(Kansas City Star) – A weapons case has become the latest chapter in the 30-year criminal career of a Kansas City man who once brought down a local sheriff.
Damone L. Cribbs, whose forced removal from a hospital emergency room in 1986 led to a federal civil rights prosecution of John Quinn, who was then the Wyandotte County sheriff, is in federal custody for allegedly possessing a firearm illegally.
A Missouri Highway Patrol trooper arrested Cribbs, 49, on Tuesday after stopping him for speeding in Buchanan County.
The trooper reported he could smell burnt marijuana. A search of the rental car Cribbs was driving turned up about 17 grams of suspected marijuana and a .357-caliber revolver, according to federal court documents.
“I had the gun for protection because I keep getting robbed,” Cribbs allegedly said while being booked into jail.
Convicted felons cannot legally possess firearms, and Cribbs’ record of convictions goes back at least to 1985, according to court and prison records.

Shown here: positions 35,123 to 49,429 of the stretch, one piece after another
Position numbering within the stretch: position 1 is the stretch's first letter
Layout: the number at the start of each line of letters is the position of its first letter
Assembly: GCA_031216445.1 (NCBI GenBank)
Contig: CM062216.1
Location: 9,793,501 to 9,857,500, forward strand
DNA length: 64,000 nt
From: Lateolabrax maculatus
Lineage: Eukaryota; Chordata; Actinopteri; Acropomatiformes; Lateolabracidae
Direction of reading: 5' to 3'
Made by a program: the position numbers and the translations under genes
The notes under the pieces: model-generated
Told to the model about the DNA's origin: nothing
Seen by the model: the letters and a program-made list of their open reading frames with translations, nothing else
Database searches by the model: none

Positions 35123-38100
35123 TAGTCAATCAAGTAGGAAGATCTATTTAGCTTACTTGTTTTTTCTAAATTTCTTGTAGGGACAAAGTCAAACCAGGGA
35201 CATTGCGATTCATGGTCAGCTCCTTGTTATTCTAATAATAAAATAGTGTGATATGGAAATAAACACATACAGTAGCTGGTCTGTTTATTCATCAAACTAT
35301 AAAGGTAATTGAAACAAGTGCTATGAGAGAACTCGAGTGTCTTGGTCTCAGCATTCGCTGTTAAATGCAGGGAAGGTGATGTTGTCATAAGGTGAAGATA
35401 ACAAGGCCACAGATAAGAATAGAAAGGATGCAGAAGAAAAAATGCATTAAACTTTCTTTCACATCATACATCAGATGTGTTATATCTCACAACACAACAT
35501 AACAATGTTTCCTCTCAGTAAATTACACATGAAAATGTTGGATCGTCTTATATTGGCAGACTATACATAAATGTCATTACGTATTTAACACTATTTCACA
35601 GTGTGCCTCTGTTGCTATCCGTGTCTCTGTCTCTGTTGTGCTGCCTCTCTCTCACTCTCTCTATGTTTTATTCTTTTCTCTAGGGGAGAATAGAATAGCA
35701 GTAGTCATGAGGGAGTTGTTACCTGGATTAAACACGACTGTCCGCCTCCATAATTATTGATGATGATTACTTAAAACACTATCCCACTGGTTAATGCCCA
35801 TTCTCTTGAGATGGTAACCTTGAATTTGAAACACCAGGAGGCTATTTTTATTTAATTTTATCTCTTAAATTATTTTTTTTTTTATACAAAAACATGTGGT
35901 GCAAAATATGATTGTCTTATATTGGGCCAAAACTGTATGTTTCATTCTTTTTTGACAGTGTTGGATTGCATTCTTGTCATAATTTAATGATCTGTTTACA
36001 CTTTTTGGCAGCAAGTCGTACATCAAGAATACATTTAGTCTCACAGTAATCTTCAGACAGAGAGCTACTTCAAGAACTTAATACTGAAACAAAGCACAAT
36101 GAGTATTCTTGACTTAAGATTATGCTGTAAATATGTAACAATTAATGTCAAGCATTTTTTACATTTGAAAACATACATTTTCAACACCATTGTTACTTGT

Federal documents list convictions for him that include theft and criminal possession of a firearm in Wyandotte County and unlawful use of a weapon and drug trafficking in Jackson County.
Kansas prison records also show Wyandotte County convictions for attempted aggravated assault and attempted voluntary manslaughter.
In the 1986 hospital incident, Cribbs was being treated for an asthma attack when Quinn and several deputies disconnected intravenous and breathing lines and removed him from the hospital despite doctors’ protests.
They took Cribbs to court, where he pleaded guilty to a theft charge.
When taken back to the hospital, he was in critical condition. Doctors said he nearly died.
Two years later, a federal grand jury indicted Quinn on a misdemeanor charge of violating Cribbs’ civil rights.
Quinn later pleaded guilty and was placed on probation. He lost a re-election bid.
Cribbs is being held by federal authorities pending a detention hearing scheduled for Monday. Prosecutors are seeking to have him kept in custody while the case is pending.
The charge carries a maximum sentence of 10 years in federal prison.